Migraine Management Essential #2 — Partnering with The Right Doctor
The Right Doctor:
To manage our Migraines as well as possible, we need to partner with a doctor who understands Migraine disease and how to treat it. One would think that finding such a doctor would be an easy matter, especially given that Migraine affects 18 percent of women and six to eight percent of men, but that's not the case.
Many people see multiple doctors before receiving an accurate diagnosis, then continue to have problems receiving appropriate treatment. A World Health Organization (WHO) report stated that:
"Lack of knowledge among health-care providers is the principal clinical barrier to effective headache management. This problem begins in medical schools where there is limited teaching on the subject, a consequence of the low priority accorded to it."
The report also revealed that, worldwide, formal undergraduate medical training included just four hours about headache and Migraine; specialist training included 10 hours.
Another issue is that we tend to assume that neurologists are Migraine and headache specialists, an assumption which isn't necessarily accurate. Neurologists aren't necessarily Migraine specialists, and Migraine specialists aren't necessarily neurologists. There are, however Migraine and headache specialists whose practices focus on patients with Migraine and other headache disorders. Since "headache medicine" is their chosen field, these doctors tend to keep up with publications in their field and attend continuing medical education meetings on a regular basis. For information and links to help find a Migraine and headache specialist, see Doctors and Treating Migraine.
Partnering with Our Doctors:
Once we've found a doctor to work with, we need to establish and maintain a good partnership. Let's be very honest here. If we go to our doctor expecting him or her to write a prescription that's going to take care of everything without our having to do anything, we're going to fail. It's that simple. No matter how hard our doctors work, no matter how good our treatment regimen is, there are things we must do to manage this disease:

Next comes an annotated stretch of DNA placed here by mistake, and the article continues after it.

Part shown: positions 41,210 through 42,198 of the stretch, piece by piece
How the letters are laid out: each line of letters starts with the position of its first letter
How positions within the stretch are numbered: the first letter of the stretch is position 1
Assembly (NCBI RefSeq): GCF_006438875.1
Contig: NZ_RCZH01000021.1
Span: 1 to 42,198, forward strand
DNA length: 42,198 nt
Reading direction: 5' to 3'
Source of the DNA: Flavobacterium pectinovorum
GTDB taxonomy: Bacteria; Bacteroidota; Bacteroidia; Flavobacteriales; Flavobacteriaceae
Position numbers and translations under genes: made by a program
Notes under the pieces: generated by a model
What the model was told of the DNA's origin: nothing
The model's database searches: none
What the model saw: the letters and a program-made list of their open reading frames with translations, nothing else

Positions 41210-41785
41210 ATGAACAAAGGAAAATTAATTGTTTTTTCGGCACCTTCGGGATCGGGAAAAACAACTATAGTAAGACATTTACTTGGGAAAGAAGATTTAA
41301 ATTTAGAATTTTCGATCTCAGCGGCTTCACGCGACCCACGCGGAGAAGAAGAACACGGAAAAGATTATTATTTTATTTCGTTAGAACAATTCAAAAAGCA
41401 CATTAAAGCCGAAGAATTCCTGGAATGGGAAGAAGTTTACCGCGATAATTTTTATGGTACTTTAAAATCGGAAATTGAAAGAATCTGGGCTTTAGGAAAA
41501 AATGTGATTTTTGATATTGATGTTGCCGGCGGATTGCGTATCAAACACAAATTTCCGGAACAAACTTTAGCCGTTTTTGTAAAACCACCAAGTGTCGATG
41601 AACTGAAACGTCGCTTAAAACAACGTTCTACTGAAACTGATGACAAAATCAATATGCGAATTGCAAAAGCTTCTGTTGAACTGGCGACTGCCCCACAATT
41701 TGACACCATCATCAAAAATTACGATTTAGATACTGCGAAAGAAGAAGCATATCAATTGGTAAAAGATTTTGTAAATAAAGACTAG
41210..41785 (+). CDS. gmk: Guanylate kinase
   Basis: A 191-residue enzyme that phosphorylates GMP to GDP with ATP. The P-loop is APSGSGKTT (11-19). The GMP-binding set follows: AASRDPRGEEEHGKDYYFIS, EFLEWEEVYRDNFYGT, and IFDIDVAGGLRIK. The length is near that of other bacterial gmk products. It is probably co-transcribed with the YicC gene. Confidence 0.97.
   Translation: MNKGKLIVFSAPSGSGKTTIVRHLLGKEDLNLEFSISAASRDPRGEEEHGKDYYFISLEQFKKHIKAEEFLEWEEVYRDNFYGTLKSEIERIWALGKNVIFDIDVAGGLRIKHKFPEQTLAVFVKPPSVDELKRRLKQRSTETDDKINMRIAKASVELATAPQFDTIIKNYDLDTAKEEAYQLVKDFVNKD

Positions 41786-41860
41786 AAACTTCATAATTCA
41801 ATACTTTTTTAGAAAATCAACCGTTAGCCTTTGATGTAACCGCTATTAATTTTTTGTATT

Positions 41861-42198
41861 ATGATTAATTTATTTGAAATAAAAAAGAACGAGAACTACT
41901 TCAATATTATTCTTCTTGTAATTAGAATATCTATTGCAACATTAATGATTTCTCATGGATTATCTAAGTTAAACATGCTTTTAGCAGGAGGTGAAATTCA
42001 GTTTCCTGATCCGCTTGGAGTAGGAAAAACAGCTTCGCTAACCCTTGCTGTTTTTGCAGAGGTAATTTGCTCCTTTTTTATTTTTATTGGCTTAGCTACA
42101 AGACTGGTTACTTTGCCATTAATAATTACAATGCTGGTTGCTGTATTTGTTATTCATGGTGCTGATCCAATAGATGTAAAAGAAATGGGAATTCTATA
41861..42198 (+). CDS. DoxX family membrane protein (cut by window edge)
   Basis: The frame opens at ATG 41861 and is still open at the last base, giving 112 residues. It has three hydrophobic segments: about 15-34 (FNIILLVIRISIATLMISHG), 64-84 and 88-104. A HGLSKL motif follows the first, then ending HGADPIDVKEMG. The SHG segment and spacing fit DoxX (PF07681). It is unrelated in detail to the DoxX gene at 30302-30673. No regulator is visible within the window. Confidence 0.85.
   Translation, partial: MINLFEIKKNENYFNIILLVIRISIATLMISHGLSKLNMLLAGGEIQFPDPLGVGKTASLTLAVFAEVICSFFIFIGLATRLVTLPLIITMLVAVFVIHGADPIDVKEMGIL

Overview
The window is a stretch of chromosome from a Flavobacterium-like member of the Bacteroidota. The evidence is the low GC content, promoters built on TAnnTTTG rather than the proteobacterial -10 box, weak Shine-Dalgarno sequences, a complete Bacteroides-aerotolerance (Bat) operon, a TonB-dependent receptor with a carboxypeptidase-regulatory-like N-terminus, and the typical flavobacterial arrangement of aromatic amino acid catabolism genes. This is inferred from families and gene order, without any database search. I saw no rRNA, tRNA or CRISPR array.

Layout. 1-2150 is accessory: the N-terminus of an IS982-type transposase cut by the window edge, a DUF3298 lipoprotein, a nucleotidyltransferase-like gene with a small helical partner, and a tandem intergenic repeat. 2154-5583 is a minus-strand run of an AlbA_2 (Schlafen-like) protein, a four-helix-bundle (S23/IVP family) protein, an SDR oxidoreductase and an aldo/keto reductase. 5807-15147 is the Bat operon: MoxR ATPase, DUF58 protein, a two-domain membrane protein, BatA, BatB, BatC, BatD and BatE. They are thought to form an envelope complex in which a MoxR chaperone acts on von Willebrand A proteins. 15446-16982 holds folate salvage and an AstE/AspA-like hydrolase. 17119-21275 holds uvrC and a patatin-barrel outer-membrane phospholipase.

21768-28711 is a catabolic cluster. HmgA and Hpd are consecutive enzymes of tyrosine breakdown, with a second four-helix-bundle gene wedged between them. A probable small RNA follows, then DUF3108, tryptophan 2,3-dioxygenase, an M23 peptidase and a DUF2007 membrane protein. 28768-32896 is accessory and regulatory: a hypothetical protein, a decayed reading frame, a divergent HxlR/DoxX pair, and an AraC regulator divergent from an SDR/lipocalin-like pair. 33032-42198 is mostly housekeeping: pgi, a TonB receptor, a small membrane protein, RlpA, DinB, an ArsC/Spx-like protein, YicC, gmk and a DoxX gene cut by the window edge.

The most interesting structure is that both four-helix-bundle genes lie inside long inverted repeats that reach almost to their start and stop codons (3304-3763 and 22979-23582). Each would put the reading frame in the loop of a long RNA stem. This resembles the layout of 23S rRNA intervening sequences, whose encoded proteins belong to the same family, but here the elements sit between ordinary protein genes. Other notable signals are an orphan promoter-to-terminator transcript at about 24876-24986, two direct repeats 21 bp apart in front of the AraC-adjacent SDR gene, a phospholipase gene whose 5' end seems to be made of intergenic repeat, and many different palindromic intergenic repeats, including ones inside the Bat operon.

In return, it's reasonable to expect our doctors to:
Patient-doctor partnerships are relationships built from mutual respect. When both patient and doctor work together toward the common goal of better Migraine management, outcomes are better. If your doctor doesn't want to work in this way, find a new doctor. Yes, we need to respect our doctors, but in essence, patients are consumers of health care services. Don't settle for less that what you need and deserve.
World Health Organization, Lifting the Burden. "Atlas of Headache Disorders and Resources in the World 2011." Geneva. World Health Organization. May, 2011.
Reviewed by David B. Watson, MD.
© Teri Robert, 2016. All rights reserved.
last updated September 5, 2016.
All content © Teri Robert, 2004 - Present, unless otherwise noted. All rights reserved.
Interested in clinical trials? For information, click the images below.